Bald spots may appear.
This condition may signal that the bird is dying.
8. Difficulty in Moving
A pigeon may find it difficult to move.
Because of swelling joints, they may lose articulation in their wings and legs.
Locomotion may be impaired because of swelling feet too.
This can be accompanied by flaking skin.
It is a popular myth that pigeons are disease-ridden, but that isn’t true.
Pigeons aren’t prone to more diseases than any other avian species.
Some common pigeon diseases are curable, whereas others aren’t.
Many of the signs mentioned above may be symptoms of a fatal disease that your bird has caught.
10. Breathing Difficulties
If you notice a pigeon suffering from breathing issues, this could well be due to a fatal respiratory disease.
A number of pigeon diseases have labored breathing as a symptom, for example, ornithosis.
11. Foot Abnormalities
The constant shifting from foot to foot, unequal nail growth, loss of toes and swelling in the feet, and other abnormalities are a clear indication of a sick pigeon.
12. Loss of Vision
Pigeons have excellent eyesight but some diseases may affect their vision.
It might be evidenced by inconsistent blinking, watery eyes, bumping into things and general dizziness.
Unless the loss of vision is naturally age-related, there may be an underlying disease with other symptoms.
Simple old age may be the reason that your pigeon is dying.
Estimates of feral pigeon mortality range from 2-6 years, depending on what authority you choose to believe.
Captive pigeon longevity is said to be between 9-15 years.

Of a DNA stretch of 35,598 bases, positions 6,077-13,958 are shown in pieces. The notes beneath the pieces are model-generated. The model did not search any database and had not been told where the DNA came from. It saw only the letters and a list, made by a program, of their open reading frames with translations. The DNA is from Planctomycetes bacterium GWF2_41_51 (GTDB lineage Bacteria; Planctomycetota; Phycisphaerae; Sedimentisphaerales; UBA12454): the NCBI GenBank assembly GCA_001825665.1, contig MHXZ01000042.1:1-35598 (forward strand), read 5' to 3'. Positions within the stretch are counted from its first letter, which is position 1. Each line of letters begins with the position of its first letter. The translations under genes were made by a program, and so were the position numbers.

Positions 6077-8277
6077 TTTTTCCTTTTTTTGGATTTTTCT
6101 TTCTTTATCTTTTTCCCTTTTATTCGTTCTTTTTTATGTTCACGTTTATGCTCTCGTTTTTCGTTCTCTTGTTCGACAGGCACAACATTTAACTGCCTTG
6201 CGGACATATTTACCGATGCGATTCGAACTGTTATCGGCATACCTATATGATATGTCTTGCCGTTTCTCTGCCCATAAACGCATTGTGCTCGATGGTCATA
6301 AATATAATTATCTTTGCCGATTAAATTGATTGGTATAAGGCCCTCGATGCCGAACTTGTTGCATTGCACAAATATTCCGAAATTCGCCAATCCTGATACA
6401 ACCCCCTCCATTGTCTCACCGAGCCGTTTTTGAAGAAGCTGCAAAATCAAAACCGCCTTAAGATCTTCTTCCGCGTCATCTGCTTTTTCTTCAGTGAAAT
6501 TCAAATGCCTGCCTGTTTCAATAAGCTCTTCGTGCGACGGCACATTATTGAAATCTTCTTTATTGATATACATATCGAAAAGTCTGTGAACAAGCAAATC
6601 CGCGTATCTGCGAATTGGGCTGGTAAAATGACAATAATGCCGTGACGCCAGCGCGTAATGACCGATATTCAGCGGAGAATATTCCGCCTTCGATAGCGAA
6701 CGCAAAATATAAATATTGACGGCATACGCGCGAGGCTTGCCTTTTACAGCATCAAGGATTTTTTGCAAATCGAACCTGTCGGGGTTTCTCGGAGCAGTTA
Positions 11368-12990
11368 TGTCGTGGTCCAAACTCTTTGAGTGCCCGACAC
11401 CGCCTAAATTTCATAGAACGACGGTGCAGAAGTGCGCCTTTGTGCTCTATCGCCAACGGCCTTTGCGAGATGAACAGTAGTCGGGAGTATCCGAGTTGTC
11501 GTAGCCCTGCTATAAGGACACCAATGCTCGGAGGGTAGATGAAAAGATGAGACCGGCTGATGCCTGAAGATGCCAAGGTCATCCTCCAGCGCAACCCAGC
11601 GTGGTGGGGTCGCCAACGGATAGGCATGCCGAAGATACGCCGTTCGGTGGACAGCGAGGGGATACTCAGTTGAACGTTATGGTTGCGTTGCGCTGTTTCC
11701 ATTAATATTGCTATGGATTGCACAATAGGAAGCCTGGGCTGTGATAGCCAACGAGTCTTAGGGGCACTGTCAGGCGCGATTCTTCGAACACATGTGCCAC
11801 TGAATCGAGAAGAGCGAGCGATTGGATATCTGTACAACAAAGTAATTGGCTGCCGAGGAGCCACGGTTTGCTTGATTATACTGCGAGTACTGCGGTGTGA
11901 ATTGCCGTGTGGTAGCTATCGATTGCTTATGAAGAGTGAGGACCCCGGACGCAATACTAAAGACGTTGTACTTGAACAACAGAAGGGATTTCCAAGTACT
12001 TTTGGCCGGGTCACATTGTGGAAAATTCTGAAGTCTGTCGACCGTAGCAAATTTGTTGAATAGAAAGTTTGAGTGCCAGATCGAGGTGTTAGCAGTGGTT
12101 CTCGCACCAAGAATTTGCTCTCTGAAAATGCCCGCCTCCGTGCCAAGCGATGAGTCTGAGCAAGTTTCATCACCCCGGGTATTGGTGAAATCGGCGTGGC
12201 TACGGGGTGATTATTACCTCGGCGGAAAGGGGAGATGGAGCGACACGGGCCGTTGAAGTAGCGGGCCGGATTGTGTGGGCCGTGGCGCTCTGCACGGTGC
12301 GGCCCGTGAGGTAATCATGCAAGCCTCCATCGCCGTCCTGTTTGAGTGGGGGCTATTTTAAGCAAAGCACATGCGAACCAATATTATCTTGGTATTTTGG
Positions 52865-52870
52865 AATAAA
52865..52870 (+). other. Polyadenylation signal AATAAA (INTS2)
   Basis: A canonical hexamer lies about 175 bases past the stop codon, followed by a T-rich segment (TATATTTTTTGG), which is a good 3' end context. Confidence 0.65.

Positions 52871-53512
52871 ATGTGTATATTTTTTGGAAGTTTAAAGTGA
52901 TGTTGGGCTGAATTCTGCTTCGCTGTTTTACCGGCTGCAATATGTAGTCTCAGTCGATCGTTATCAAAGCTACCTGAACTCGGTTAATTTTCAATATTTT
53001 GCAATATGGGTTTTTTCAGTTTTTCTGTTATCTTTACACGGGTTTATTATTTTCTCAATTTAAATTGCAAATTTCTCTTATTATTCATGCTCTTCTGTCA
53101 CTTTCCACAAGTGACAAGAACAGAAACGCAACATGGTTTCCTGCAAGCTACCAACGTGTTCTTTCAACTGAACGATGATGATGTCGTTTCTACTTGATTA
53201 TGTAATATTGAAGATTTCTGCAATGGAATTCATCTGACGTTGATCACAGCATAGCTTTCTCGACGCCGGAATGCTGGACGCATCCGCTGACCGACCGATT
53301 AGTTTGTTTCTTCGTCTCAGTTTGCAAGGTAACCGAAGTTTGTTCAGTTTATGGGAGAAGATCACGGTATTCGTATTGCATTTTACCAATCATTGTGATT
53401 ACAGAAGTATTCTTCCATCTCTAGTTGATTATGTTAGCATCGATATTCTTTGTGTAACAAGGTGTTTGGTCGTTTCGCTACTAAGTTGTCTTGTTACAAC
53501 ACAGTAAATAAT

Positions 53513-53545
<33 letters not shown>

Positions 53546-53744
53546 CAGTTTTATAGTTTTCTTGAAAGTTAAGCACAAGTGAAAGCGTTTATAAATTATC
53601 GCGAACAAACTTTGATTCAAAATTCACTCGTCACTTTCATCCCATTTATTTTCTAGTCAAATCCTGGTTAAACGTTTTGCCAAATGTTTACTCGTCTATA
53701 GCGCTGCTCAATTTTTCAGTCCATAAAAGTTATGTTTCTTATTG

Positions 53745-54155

Only if you know when your bird was hatched will you know its age.
It may well be dying just because of natural old age.
How to Comfort a Dying Pigeon?
Even if from all the signs you’ve noticed, you think a bird is dying, it is best to get veterinarian confirmation.
The vet may be able to prescribe medication to prevent death or may advise it is best to euthanize the bird to prevent further suffering.
You may be an experienced pigeon owner who knows very well that a bird is near the end and wish to make its last days as comfortable as possible.
A dying bird needs to be treated with compassion.
Firstly, it should be isolated from all the other birds in a loft.
This reduces the risk of any disease being passed on and also reduces stress on the flock.
Keep the bird warm and coax it to eat some food and take water but don’t force it because this will just agitate or traumatize the bird.
Take the proper steps for the disposal of a dead bird when fate takes hold.
If your pigeon exhibits any of the signs mentioned here, then your bird may be dying.
To be sure you should consult a veterinarian that specializes in avian medicine.
At the very least, any of these signs will tell you that your bird is out of condition and may be suffering from a disease.
In that case, the bird should be isolated immediately to stop the spread of a commutable illness through your loft.
Birds that cannot be saved should be culled immediately, to put them out of their misery.